Four naked children are playing behind the front desk at the 21c Museum Hotel in Louisville when I arrive. The fact that they’re statues by contemporary artist Judy Fox doesn’t make the scene any less disturbing, and that’s exactly the point behind having these shameless sprites at check-in. After all, a night at this hotel is truly a night at a museum.
Founded in 2006, 21c Museum Hotels combine provocative contemporary art (the name refers to the 21st century) and luxurious lodging in areas of the country that are typically flown over. As conceived by art collectors and philanthropists Steve Wilson and Laura Lee Brown—he a former political operative, she a Brown-Forman heiress—the hotels are often in historic buildings, gracefully reimagined by New York architect Deborah Berke, and feature museums filled with a permanent collection of art as well as temporary shows. As with the nude nymphs at check-in, the pieces are purposefully unconventional and unconventionally displayed. Anyone can visit the galleries (free of charge) at any time, though guests, naturally, have the truest 24/7 access to the exhibitions.
“We were only planning on doing the one in Louisville,” Wilson says of the 91-room flagship, where rooms start at $229 a night. “It wasn’t long after it opened that we had this tremendous response, and friends and advisors”—a group who had originally pleaded with them not to try this concept at all—“began to say, ‘You really ought to do more of these. If you don’t, someone else will.’”
Living large: Galleries are free to the public
A second 21c opened five years later in Cincinnati, 156 rooms inside the once grand (and now grander) Metropole Hotel. A conversation with the couple’s friend Alice Walton led to a third 21c in Bentonville, Arkansas, near Walton’s Crystal Bridges Museum of American Art. That location broke with convention and went into a custom-built building. In March a hotel opened in Durham, North Carolina, 125 rooms in a 17-storey Art Deco tower (designed by the same architects who built the Empire State Building, which the hotel resembles).
Within the next year two more 21c hotels will open—in Lexington, Kentucky and Oklahoma City—and, by 2018, another three, in Kansas City, Nashville and Indianapolis. Wilson and Brown’s desire for the hotels to take their place as a city’s cultural centre has kept their horizons limited (and away from megalopolises such as New York and Los Angeles).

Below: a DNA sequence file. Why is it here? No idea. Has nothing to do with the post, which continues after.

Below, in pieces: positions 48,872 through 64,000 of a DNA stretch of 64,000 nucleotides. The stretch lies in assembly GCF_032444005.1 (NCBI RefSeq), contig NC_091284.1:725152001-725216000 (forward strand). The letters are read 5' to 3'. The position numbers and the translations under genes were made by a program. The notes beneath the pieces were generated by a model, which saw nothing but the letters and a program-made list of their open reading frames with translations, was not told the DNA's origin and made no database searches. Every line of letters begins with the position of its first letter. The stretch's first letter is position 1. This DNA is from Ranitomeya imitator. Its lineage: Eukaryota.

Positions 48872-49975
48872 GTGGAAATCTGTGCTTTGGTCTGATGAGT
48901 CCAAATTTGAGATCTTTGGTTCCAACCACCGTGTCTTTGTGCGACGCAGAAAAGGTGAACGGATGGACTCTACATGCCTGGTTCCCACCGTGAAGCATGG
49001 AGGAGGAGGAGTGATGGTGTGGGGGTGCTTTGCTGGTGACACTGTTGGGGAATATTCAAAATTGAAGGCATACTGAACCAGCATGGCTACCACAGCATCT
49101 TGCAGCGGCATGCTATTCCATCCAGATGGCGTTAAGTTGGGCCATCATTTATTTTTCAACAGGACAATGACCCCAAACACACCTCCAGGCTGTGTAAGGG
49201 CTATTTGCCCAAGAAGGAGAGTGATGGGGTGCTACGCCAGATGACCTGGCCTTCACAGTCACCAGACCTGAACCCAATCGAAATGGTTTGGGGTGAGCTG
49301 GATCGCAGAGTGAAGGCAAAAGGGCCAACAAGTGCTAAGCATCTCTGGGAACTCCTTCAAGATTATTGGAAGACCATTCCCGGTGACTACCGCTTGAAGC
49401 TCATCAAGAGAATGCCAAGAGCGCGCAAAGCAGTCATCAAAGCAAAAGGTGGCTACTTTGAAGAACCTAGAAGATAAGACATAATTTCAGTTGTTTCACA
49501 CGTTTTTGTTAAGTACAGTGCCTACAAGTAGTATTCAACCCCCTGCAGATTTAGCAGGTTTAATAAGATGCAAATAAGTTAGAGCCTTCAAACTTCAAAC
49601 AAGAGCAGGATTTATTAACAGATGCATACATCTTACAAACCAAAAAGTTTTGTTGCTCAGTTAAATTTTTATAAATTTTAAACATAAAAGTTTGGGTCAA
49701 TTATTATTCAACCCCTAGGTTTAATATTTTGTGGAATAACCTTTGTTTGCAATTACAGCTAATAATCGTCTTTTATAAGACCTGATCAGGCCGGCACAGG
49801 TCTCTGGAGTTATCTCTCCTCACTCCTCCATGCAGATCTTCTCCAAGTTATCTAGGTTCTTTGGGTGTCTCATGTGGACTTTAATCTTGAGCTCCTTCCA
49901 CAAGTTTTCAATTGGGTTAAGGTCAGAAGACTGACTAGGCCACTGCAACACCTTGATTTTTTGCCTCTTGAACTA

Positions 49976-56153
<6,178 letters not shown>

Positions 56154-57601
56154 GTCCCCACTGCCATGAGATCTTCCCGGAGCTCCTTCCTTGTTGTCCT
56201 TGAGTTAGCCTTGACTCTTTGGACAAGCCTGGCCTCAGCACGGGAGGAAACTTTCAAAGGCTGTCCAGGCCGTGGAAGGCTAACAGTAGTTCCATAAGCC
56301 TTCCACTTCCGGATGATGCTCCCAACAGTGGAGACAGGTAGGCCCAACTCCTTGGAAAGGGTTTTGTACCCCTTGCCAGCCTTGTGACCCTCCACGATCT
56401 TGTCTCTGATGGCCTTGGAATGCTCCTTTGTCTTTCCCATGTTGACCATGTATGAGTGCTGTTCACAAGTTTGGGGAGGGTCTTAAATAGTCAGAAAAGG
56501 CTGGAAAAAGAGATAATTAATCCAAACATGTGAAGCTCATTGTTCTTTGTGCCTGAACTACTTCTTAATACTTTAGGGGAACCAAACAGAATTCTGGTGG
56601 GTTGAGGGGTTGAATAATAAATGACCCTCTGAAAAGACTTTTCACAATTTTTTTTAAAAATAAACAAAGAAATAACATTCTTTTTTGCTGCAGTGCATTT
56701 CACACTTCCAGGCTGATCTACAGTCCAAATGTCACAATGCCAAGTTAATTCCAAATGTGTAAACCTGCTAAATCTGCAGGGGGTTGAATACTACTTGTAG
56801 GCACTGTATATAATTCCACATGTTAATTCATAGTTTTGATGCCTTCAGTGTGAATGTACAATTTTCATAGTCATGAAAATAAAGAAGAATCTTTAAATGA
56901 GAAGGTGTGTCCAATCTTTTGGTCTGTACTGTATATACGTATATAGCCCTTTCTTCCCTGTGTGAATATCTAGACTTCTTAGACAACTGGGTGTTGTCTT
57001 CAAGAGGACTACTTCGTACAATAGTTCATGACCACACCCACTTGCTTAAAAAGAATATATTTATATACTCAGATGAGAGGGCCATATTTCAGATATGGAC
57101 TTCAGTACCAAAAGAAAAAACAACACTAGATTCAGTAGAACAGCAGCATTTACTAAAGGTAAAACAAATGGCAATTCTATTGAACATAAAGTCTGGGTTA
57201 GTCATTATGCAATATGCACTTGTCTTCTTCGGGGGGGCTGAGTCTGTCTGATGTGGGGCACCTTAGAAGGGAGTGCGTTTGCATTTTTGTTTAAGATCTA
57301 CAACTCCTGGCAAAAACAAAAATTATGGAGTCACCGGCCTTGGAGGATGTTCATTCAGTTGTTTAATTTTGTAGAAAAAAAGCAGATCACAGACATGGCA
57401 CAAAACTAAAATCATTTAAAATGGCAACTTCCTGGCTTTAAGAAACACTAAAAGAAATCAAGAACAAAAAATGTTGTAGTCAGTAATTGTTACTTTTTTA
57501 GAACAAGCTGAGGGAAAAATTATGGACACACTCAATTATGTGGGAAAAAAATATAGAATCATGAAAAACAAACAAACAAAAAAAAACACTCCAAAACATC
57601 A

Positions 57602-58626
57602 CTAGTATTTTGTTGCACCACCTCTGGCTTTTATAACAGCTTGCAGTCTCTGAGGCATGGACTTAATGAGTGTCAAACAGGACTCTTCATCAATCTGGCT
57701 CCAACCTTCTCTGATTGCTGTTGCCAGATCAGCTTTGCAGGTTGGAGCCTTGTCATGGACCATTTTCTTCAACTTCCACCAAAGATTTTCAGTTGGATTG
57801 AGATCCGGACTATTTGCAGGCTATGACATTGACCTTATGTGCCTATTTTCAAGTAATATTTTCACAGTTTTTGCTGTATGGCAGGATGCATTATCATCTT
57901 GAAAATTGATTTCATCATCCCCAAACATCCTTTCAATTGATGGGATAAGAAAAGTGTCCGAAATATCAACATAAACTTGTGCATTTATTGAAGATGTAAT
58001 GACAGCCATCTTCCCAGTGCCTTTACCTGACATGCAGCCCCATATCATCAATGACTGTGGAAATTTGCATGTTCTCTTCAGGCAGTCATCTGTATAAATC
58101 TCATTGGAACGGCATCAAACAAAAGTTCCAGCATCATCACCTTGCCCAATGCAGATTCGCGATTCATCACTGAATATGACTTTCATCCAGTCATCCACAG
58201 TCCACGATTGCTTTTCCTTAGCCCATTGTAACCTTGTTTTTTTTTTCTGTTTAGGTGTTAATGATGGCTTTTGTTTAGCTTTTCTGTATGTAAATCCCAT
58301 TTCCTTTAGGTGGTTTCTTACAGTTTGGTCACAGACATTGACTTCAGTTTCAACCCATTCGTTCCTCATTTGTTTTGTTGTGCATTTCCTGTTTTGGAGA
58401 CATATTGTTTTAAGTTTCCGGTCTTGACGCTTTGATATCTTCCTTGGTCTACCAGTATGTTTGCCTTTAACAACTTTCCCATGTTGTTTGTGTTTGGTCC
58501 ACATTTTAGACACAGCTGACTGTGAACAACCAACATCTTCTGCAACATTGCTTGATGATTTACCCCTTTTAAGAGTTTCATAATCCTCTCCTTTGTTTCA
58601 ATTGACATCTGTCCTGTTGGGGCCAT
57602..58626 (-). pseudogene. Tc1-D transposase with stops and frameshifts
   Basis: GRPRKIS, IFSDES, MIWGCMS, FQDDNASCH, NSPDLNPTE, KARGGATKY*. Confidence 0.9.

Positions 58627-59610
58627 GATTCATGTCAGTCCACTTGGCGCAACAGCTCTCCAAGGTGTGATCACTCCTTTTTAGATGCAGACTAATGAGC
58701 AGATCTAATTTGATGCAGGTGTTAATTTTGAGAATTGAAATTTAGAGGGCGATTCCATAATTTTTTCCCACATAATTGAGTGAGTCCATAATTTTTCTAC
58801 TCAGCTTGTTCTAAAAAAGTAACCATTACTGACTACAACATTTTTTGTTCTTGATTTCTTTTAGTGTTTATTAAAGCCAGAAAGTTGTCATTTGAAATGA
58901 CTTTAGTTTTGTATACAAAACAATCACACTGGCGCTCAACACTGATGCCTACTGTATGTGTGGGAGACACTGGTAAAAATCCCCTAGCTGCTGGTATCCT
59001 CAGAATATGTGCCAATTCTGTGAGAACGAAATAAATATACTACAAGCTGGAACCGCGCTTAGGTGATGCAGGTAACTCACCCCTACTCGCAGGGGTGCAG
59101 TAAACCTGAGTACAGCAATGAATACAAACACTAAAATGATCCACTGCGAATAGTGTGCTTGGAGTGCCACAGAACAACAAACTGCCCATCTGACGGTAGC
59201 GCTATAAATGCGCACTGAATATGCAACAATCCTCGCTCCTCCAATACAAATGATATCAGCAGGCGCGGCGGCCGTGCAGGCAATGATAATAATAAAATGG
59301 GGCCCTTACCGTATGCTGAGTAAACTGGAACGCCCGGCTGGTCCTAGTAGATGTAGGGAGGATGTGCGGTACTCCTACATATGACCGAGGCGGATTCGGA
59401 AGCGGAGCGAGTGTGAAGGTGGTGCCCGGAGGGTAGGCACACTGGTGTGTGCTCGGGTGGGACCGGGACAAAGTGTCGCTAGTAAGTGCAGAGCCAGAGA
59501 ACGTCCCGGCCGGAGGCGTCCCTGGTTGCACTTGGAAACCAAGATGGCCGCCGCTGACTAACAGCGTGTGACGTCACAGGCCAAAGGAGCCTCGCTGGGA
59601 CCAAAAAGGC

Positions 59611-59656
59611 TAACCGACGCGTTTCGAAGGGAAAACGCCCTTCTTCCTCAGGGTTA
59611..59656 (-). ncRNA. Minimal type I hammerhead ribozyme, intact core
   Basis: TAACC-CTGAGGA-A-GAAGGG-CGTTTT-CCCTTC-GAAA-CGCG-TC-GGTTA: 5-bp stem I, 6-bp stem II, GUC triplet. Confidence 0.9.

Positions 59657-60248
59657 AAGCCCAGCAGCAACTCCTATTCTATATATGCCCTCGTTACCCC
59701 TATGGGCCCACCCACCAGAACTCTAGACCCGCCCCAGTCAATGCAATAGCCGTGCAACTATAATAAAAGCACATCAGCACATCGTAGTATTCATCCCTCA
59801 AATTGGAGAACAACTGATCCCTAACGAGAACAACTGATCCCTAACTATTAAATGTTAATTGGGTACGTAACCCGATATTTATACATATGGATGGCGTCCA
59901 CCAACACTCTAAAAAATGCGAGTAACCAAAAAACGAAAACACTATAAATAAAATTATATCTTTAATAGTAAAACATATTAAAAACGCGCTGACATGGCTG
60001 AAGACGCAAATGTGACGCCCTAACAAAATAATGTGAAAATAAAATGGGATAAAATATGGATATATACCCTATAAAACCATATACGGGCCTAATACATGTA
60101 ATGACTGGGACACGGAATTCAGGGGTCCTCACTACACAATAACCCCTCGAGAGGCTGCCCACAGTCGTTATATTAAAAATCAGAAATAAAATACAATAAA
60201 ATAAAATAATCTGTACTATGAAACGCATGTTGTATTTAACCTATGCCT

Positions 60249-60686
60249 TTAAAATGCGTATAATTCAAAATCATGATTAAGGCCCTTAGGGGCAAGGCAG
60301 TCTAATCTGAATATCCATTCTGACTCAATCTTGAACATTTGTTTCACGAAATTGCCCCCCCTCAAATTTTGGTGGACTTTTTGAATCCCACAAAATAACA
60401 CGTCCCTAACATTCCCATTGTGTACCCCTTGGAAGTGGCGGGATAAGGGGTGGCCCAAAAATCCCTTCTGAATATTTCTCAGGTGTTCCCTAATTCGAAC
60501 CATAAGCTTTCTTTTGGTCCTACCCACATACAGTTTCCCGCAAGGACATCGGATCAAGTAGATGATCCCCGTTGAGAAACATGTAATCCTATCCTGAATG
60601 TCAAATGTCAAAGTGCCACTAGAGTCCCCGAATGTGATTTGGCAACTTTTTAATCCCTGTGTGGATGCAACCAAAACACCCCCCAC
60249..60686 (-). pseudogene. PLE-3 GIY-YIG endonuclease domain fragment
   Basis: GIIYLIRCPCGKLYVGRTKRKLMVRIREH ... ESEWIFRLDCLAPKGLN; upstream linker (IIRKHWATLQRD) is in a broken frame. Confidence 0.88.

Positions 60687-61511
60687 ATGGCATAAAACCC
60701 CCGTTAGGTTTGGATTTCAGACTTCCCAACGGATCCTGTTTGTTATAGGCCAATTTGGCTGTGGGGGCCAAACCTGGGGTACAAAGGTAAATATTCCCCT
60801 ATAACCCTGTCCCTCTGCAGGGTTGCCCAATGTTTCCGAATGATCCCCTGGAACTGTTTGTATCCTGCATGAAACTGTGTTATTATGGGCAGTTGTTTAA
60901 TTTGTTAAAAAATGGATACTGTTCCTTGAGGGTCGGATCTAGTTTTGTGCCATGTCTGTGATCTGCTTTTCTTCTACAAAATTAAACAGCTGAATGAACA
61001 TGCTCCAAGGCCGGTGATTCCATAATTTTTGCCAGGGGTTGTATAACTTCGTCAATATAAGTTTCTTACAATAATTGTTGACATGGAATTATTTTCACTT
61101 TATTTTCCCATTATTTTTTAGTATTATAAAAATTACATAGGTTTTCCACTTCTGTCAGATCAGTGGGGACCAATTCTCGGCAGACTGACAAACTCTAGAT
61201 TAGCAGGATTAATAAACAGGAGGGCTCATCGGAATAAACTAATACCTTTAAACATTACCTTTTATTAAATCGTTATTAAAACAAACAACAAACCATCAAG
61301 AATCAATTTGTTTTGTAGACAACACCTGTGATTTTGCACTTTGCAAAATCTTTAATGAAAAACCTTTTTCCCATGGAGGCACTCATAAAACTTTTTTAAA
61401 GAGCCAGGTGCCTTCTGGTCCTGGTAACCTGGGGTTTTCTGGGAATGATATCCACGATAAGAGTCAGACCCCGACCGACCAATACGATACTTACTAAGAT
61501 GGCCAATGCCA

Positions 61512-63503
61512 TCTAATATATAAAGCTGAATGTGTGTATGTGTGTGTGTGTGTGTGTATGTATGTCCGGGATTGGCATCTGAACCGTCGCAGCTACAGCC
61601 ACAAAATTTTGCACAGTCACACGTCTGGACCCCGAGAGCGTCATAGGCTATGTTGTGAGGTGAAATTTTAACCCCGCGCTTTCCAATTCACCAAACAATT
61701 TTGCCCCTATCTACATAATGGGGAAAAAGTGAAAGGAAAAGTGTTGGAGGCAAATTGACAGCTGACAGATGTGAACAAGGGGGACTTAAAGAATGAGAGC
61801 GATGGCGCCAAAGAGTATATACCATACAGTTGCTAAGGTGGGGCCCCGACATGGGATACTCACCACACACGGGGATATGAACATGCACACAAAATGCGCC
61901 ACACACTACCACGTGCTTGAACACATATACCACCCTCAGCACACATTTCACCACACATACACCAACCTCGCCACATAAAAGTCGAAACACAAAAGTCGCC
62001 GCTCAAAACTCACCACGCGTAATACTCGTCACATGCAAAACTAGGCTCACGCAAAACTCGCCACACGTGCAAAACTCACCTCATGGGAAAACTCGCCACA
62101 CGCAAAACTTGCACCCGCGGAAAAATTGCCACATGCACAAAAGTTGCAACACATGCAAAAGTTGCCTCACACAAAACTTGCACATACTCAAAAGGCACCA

Unlike most boutique chains, 21c hotels do not all look the same, but they share the same posh details and playful spirit—from gourmet chocolates on pillows and rubber duckies in the showers to the trademark flock of penguin statues in each location (moved constantly by guests and staff). And fine dining is a hallmark, with menus pushing diners to expand their palates beyond local fare. (“No one was serving octopus in Louisville before us,” Wilson says proudly. “No one [in Cincinnati] was doing a burnt carrot salad. No one had ever heard of a ramp.”)
Look up from your meal in a 21c restaurant, as I did from a dish of bison meatballs (from a herd on Wilson’s property), and you’ll find that the museum part of the stay has already started. The exhibitions stretch across the entire hotel. “The art is integrated into everything we do,” says Alice Gray Stites, the firm’s chief curator. “You know, even the stairwell to the spa in Cincinnati is an artist’s installation.” (It resembles a moving field of grass.) Themed exhibitions often showcase work by well-known artists, such as Cindy Sherman, Kara Walker and Chuck Close, and also feature dramatic pieces by lesser-known painters and sculptors. “I have found that in each of our cities there are wonderful young artists,” Stites continues, “and we work with them to either show their work or work on our installation, which provides an opportunity to see great art that you might not be exposed to in other cities.” Serkan Özkaya’s gold ‘David’ in Louisville
Currently on display in Durham is a collection of paintings, sculpture and photography exploring how human perception can be swayed; in Cincinnati, a Warhol-esque collection of brightly coloured pop-culture portraits; and in Louisville, an exhibition meditating on how humans interact with the environment. It includes a disturbing painting—created by Louisville artist Grant Hayunga after peyote-fueled visions—of what appears to be a horse-headed woman masturbating and streaked in blood. All of the work, naturally, is left up to personal interpretation. “I thought it was a man,” Wilson says, shrugging, when asked about the equine shape.
Across the gallery, he spots a mother and child posing for a picture. “Is that a selfie stick?” Wilson asks. A quick glance confirms—yes, a selfie stick. “Good. I like that. They’re getting close to the art.”
(This story appears in the 11 December, 2015 issue of Forbes India. To visit our Archives, click here.)